Castles, Cathedrals, Swans, and Flamingos: An Adventurous Train Ride Across Europe

Somewhere in the back of our minds, Bob and I had the idea that traveling by train across Europe would be romantic and relaxing. We had heard stories from friends who had used Eurail passes in years past and had a wonderful time. Normal people would have looked at all the details, shrugged their shoulders, and flown relatively easy and cheap Portugal Air from Lisbon to Prague. But, as readers of this blog know, we aren’t normal travelers and, well, wouldn’t riding the train across Europe be beautiful and romantic?

So, for slightly less than the cost of the airline tickets from Lisbon to Prague, we bought two first-class, four-day Eurail passes. The key to making this trip work was getting reservations on the Very Fast Train out of Barcelona and the overnight train from Zurich to Prague. By the time we committed, it was too late to get our reservations by mail, and it’s not possible to make them online (in this day and age?!?!). However, Eurail assured us, all we needed to do was go to any major train station in Europe and we could get the reservations there. HA! (More on that later.)

Complication number one was getting out of Portugal to Spain. Travel from Lisbon to Madrid by train would take nearly a day. It would take more than a day to get from Faro in Southern Portugal to Madrid. What we finally learned, as the Portuguese train station employee who kept rolling his eyes at the silly Americans told us, is that “Portugal doesn’t DO international trains.”

Because we had sort of figured that out long before we got to Portugal, solution number one was to take the train south to Faro, Portugal (where we had a lovely stay on the beach, along with a gorgeous sunset), and then a bus trip the next day across the Spanish border to the beautiful city of Sevilla. Like Lisbon, Sevilla has the feel of an old European city. It has beautiful architecture, a stunning gothic cathedral, and winding alleys full of good restaurants. (It doesn’t smell as good as Lisbon, though.) We stayed in a terrific little boutique hotel, Hotel Kivir, near the river. After a brief 12 hours in the city, we were on the move again.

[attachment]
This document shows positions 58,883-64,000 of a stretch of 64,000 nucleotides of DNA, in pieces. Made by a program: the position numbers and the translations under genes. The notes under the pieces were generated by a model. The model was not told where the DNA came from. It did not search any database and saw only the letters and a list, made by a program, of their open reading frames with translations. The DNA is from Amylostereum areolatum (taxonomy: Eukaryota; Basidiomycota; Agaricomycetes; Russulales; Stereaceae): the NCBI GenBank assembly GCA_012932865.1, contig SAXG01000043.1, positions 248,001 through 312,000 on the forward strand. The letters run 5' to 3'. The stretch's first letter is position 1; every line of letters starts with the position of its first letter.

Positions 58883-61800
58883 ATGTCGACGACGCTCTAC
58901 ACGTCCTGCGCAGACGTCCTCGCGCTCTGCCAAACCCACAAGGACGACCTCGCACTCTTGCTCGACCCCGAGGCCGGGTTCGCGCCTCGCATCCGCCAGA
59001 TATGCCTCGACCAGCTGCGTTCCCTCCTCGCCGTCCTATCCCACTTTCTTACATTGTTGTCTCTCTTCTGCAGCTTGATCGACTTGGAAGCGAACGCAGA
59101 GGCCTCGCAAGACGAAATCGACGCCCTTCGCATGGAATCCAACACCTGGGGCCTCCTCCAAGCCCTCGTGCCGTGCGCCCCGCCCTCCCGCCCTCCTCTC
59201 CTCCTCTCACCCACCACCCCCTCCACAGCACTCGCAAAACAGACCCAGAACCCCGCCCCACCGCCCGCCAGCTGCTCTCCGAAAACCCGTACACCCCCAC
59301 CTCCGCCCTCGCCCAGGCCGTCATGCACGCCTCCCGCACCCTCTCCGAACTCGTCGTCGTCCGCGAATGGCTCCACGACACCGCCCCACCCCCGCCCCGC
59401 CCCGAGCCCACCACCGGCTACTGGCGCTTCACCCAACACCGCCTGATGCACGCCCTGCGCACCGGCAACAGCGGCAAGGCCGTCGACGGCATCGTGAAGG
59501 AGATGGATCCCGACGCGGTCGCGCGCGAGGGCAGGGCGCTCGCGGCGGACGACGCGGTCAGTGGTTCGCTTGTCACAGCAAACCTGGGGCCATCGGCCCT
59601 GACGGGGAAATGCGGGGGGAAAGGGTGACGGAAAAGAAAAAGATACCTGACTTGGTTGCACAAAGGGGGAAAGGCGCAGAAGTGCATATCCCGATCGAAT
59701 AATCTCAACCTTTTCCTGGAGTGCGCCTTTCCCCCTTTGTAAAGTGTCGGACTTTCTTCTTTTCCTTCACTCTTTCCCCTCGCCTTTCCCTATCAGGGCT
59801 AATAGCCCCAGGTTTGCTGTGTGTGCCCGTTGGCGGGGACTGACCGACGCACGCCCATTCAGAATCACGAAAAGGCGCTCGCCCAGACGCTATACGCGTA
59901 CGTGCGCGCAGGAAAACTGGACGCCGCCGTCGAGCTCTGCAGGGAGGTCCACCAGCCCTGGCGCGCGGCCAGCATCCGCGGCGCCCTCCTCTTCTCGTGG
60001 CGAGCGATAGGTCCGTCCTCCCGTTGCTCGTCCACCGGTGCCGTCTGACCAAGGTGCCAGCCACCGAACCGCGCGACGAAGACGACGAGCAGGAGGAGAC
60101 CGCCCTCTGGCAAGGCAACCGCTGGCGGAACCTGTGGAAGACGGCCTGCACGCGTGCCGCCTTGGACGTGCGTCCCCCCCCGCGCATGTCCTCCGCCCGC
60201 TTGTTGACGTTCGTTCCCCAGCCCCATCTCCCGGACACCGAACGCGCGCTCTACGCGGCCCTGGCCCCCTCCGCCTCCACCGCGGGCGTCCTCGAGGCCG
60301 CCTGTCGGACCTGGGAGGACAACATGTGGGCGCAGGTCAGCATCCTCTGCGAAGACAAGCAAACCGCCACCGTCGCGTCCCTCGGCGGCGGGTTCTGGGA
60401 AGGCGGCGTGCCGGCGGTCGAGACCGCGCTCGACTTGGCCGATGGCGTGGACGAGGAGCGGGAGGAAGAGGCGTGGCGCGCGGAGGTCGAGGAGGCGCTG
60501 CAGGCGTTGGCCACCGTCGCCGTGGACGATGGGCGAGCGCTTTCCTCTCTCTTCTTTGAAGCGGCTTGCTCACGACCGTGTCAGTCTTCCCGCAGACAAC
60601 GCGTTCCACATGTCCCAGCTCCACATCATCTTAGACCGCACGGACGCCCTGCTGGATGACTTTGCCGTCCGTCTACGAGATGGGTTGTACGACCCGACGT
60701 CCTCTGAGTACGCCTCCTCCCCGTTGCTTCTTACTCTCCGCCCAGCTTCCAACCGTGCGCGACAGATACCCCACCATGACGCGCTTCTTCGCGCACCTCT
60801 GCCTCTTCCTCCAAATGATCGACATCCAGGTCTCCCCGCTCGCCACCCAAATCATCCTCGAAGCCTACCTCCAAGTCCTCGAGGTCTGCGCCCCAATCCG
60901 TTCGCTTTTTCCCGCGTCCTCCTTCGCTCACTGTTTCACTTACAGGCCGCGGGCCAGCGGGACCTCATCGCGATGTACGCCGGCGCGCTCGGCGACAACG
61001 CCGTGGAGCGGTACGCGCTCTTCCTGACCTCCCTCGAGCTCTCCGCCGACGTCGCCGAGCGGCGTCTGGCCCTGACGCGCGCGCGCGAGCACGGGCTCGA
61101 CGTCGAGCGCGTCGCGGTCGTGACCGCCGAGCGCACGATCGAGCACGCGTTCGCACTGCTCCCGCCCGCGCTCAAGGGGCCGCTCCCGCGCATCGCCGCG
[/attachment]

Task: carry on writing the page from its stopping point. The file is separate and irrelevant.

Complication number two was the train in Spain. In Spain, whether or not they are on the plain, all trains go through Madrid. We didn’t want to go to Madrid; we wanted to travel the Mediterranean coast in the south of Spain and France. We wanted to go to Barcelona and see La Familia Sagrada. The train tracks ran there, so why couldn’t we do that? Because, in Spain, all trains go through Madrid.

Solution number two was to catch a quick flight from Sevilla to Barcelona. Sevilla is a city of 690,000 people, so we expected a regional airport, similar maybe to the one in Santa Fe, New Mexico. How wrong we were! This busy hub had about a dozen flights leaving for all points on the compass around 6:30 a.m. Even though we arrived at the airport at 5:20, we walked up to the gate and onto our plane by the time we had checked our bags, gotten through security, and found the gate at the end of the terminal. We spent less time on the plane than we did in the airport! But, we made it to Barcelona and rode the fabulous metro system from the airport to the train station.

Our terrific hotel in Barcelona, Barceló Sants, with its space-themed lobby and furnishings, is attached to the train station, but it took us and Google Maps a few minutes in the pouring rain to figure that out.

That afternoon, we had our tour at La Familia Sagrada, probably the most interesting and one of the most beautiful buildings on the planet. Watch this space for a blog post coming soon.

La Familia Segrada